A positive impact on everything we touch
Over 2000 dedicated people nationwide
Providing critical infrastructure for the UK
A positive impact on everything we touch
Over 2000 dedicated people nationwide
Providing critical infrastructure for the UK

Nottingham University Hospitals NHS Trust

Queens Medical Centre


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Following the successful completion of the boiler plant upgrade project at Nottingham City Hospital, we were awarded the new plant room and medical ward fit out scheme at the Queens Medical Centre in Nottingham.

The project consisted of new steel frame, composite concrete floors and insulative clad plant room, located within an existing closed courtyard area.  Within the existing hospital, we carried out upgrade works to several operational areas which included, labour suites, theatres, wards and other auxiliary clinical rooms.

Key Information


Queens Medical Centre


Nottingham University Hospitals NHS Trust




JCT Intermediate


24 weeks

Delivery Business Unit


Benefits at a Glance

New, modern plant room facilities
More efficient clean air provisions for theatres and treatment areas
Upgraded theatres, wards and other treatment areas


The nature and complexity of the new plant room and its location within an existing enclosed courtyard, created significant issues in terms of buildability and subsequently programme.  Added to this were restrictions on material movements in and out of the court yard. Due to client operations, we were unable to use any craneage outside of the work area. This meant that all materials had to be handled and moved into site either manually or using micro plant.  This slowed the construction process down considerably and required innovative thinking to better and maintain programme projections.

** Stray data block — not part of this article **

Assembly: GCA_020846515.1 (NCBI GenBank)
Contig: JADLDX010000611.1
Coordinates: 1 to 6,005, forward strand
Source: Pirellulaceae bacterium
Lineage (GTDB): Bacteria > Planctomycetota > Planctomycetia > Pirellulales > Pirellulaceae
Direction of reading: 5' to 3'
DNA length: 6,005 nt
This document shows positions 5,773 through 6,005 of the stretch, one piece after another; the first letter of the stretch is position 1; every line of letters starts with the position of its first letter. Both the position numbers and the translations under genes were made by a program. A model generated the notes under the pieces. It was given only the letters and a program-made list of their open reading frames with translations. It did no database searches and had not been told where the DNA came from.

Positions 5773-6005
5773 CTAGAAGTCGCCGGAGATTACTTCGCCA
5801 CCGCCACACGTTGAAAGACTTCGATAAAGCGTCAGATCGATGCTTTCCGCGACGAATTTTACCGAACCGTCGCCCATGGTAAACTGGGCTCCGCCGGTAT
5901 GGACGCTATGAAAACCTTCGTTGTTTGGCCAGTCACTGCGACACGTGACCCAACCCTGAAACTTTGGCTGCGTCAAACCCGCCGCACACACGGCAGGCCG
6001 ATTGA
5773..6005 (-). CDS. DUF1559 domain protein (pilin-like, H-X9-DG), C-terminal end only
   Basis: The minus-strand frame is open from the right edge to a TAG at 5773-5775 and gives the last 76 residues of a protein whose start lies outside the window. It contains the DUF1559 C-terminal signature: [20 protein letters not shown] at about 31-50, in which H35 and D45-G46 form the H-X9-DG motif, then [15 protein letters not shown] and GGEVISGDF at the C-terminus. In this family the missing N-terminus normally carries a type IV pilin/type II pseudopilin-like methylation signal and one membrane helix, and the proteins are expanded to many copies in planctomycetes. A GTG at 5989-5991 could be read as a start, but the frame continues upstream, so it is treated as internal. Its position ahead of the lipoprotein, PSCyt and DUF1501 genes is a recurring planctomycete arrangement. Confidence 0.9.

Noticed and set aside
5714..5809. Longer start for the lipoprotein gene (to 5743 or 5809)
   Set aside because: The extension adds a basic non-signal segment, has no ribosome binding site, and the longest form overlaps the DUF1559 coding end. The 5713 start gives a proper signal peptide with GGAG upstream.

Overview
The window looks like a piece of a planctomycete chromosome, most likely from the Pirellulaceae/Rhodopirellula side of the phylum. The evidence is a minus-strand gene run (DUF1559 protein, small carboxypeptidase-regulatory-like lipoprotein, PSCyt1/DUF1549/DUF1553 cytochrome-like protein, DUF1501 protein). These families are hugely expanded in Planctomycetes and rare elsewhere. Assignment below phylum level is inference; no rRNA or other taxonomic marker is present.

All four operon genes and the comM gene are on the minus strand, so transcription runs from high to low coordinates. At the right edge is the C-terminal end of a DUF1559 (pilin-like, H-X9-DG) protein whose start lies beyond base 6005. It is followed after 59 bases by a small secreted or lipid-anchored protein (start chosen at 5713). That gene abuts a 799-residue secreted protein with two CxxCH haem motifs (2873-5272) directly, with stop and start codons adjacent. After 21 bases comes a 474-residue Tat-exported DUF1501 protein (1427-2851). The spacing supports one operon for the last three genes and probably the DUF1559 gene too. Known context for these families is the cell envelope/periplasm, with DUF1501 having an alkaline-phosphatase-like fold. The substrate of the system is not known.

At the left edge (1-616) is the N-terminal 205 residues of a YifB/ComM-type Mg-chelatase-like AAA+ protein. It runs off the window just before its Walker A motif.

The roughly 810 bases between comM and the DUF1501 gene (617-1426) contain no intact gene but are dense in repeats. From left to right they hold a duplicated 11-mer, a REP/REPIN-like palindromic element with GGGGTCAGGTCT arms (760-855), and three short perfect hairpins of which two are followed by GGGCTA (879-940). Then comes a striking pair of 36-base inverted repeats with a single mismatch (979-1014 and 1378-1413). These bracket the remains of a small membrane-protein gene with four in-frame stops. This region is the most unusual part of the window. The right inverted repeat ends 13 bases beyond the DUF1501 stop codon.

For a project of this nature to be successful, we quickly identified that it was critical to engage with the supply chain and client team early in the scheme.  From the outset of the tender period, we carried out detailed programming and planning reviews with the client and key supply chain partners. This allowed us to make best use of the mobilisation period up on the successful award of the project.


Through collaborative working with all major stakeholders, we were able to understand several key issues.  Firstly, we were able to understand why the client had imposed restrictions on our construction methods. This then allowed us to communicate and discuss this information to the rest of the team, in order to find the most effective solutions to the problems we faced.  Secondly, we were able to discuss and collaborate with the client and their end user teams. This ensured synergy with our planned methods and programme requirements, and with the clients’ operational needs. This subsequently de-risked the clients’ day-to-day operations and removed any incompatible activities.  Finally, our supply chain was afforded sufficient time to able to research plant, equipment and logistical requirements well in advance of hitting site. This created greater efficiencies and reduced programme risk during the construction period.

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